Tuesday, December 11, 2012

ClientLogin using Google Accounts

Long-time readers might remember a blog post from a while back entitled “ClientLogin #FAIL”, in which we covered the myriad ways in which your ClientLogin authorization attempts might result in an error. Even though ClientLogin has been officially deprecated since April 2012, and even though we’ve been recommending that developers switch to OAuth 2 for longer than that, we know there are still a good number of legacy applications out there that still rely on ClientLogin.

If you are a developer of such an application, there’s another thing that you (and your users) will need to start watching out for: at some point in the future, we will start requiring that the username parameter passed to ClientLogin (i.e. what’s referred to as the Email= value in the ClientLogin request) correspond to the full email address of the Google Account that’s associated with an underlying YouTube channel. We’ve supported using Google Account email addresses with ClientLogin for many years now, ever since we started linking Google Accounts to YouTube channels, but old habits die hard, and many users still use YouTube usernames.

We haven’t yet determined a date for when we still stop supporting ClientLogin with YouTube usernames and will provide additional details when we know more about when it will take place. However, if you use ClientLogin, it’s not too early to start encouraging your application’s users to start providing their Google Account email addresses instead of their YouTube usernames when logging in. If you have the ability to update your existing application’s user interface, we recommend doing so to indicate that the username field should take a Google Account email address. If you have any online help materials or technical support for your software, update them to ensure that users know to provide their Google Account email address.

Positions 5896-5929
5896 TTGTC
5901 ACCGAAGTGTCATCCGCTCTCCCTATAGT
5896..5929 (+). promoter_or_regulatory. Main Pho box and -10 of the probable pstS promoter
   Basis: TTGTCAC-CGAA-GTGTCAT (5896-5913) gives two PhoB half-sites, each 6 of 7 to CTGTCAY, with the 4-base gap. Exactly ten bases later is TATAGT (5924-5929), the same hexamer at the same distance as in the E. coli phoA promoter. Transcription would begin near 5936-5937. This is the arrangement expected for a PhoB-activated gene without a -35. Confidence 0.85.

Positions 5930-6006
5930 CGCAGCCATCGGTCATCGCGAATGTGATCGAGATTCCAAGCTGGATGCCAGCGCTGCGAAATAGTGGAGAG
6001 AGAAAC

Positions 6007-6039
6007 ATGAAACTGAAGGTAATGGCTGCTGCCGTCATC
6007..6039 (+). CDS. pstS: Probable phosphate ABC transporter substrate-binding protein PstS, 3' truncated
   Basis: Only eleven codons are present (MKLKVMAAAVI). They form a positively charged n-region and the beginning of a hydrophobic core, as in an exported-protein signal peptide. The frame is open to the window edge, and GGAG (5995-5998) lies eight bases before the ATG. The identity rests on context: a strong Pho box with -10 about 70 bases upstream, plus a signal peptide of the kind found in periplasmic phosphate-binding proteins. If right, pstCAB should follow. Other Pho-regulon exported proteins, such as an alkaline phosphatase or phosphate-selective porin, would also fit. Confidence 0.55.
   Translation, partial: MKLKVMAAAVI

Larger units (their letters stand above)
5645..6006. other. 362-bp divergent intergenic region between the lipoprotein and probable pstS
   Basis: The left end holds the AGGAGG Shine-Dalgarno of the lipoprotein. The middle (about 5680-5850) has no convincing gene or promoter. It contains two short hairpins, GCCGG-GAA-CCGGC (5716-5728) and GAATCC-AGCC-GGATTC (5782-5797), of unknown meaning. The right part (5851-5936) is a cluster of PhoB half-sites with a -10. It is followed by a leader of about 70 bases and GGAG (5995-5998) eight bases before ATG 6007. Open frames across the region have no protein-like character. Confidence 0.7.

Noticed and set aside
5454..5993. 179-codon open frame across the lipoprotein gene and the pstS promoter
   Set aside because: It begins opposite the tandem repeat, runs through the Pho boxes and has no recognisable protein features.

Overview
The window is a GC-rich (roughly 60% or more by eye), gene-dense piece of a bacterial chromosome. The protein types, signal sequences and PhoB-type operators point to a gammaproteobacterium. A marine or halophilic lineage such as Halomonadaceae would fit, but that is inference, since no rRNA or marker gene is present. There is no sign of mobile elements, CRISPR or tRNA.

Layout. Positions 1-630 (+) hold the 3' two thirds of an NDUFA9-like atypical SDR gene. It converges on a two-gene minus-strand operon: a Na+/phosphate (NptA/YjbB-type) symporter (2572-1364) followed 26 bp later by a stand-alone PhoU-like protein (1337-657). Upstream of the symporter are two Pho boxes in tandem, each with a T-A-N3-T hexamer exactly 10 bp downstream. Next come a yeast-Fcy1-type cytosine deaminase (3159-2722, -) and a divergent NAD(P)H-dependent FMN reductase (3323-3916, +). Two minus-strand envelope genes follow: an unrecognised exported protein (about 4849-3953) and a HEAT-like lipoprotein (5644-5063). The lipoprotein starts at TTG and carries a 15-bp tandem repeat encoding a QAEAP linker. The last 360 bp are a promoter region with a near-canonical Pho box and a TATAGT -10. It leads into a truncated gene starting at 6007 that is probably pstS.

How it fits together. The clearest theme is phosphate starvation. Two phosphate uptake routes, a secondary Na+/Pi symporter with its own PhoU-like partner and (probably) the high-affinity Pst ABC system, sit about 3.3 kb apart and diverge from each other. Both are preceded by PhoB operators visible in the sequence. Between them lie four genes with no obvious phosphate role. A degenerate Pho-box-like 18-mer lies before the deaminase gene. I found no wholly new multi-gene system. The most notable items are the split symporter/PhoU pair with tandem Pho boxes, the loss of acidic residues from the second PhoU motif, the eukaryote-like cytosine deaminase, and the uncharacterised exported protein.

Users who log in via the YouTube.com web interface, or who go through the AuthSub, OAuth 1, or OAuth 2 web authorization flows will soon be required to use their Google Account email address instead of their YouTube username as well. This web-based transition will take place well before we deprecate YouTube usernames for ClientLogin, and it should be transparent to developers since Google controls the user interface for these flows. For more information, see this help center article.

As mentioned, we’ll have a follow-up post in coming months with more details about exactly when we’ll stop supporting YouTube usernames with ClientLogin. That post will also communicate the exact error message that ClientLogin will return when a YouTube username is used. We’d like to close with one more plea: ClientLogin is deprecated, and is technically inferior to OAuth 2 in a number of important ways. Our new Google APIs client libraries provide first-class OAuth 2 integration that developers can take advantage of in their new code, or back port to their existing code. You will be doing your users a service and making their accounts more secure by transitioning from ClientLogin to OAuth 2.


Update (June 2013): The change mentioned in this blog post is now in effect. Attempts to use ClientLogin with a YouTube username will result in HTTP 403 Forbidden responses, with Error=BadAuthentication in the response body.

Cheers,
Jeff Posnick, YouTube API Team